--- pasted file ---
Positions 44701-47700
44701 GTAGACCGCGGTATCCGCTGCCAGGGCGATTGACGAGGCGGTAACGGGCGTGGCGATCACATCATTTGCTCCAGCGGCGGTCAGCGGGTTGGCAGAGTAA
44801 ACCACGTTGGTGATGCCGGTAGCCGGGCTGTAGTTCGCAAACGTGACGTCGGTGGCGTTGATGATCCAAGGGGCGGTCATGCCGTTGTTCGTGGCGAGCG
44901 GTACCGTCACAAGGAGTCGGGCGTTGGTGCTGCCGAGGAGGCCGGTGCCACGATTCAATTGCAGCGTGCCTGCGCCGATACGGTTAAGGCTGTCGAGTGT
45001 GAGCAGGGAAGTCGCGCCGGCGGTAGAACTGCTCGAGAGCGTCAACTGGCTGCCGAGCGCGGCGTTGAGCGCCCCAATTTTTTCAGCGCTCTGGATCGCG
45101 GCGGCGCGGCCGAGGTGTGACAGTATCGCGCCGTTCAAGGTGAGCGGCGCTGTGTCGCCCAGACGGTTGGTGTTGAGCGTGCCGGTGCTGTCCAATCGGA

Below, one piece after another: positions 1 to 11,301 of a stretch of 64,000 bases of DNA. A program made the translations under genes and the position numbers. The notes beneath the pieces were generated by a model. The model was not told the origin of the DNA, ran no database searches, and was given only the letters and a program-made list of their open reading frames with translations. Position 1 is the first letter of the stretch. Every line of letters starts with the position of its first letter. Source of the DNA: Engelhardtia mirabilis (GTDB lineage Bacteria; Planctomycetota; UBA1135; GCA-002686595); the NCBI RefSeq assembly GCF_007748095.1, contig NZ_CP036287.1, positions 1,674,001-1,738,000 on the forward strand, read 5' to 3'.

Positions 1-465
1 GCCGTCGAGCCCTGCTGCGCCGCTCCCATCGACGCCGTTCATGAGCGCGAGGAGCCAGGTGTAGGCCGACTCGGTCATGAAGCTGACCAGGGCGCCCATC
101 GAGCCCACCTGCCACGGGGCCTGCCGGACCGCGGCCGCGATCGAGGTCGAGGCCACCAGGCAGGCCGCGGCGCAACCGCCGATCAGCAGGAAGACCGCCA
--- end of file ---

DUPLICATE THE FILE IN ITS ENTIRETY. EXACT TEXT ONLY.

Positions 44701-47700
44701 GTAGACCGCGGTATCCGCTGCCAGGGCGATTGACGAGGCGGTAACGGGCGTGGCGATCACATCATTTGCTCCAGCGGCGGTCAGCGGGTTGGCAGAGTAA
44801 ACCACGTTGGTGATGCCGGTAGCCGGGCTGTAGTTCGCAAACGTGACGTCGGTGGCGTTGATGATCCAAGGGGCGGTCATGCCGTTGTTCGTGGCGAGCG
44901 GTACCGTCACAAGGAGTCGGGCGTTGGTGCTGCCGAGGAGGCCGGTGCCACGATTCAATTGCAGCGTGCCTGCGCCGATACGGTTAAGGCTGTCGAGTGT
45001 GAGCAGGGAAGTCGCGCCGGCGGTAGAACTGCTCGAGAGCGTCAACTGGCTGCCGAGCGCGGCGTTGAGCGCCCCAATTTTTTCAGCGCTCTGGATCGCG
45101 GCGGCGCGGCCGAGGTGTGACAGTATCGCGCCGTTCAAGGTGAGCGGCGCTGTGTCGCCCAGACGGTTGGTGTTGAGCGTGCCGGTGCTGTCCAATCGGA

Below, one piece after another: positions 1 to 11,301 of a stretch of 64,000 bases of DNA. A program made the translations under genes and the position numbers. The notes beneath the pieces were generated by a model. The model was not told the origin of the DNA, ran no database searches, and was given only the letters and a program-made list of their open reading frames with translations. Position 1 is the first letter of the stretch. Every line of letters starts with the position of its first letter. Source of the DNA: Engelhardtia mirabilis (GTDB lineage Bacteria; Planctomycetota; UBA1135; GCA-002686595); the NCBI RefSeq assembly GCF_007748095.1, contig NZ_CP036287.1, positions 1,674,001-1,738,000 on the forward strand, read 5' to 3'.

Positions 1-465
1 GCCGTCGAGCCCTGCTGCGCCGCTCCCATCGACGCCGTTCATGAGCGCGAGGAGCCAGGTGTAGGCCGACTCGGTCATGAAGCTGACCAGGGCGCCCATC
101 GAGCCCACCTGCCACGGGGCCTGCCGGACCGCGGCCGCGATCGAGGTCGAGGCCACCAGGCAGGCCGCGGCGCAACCGCCGATCAGCAGGAAGACCGCCA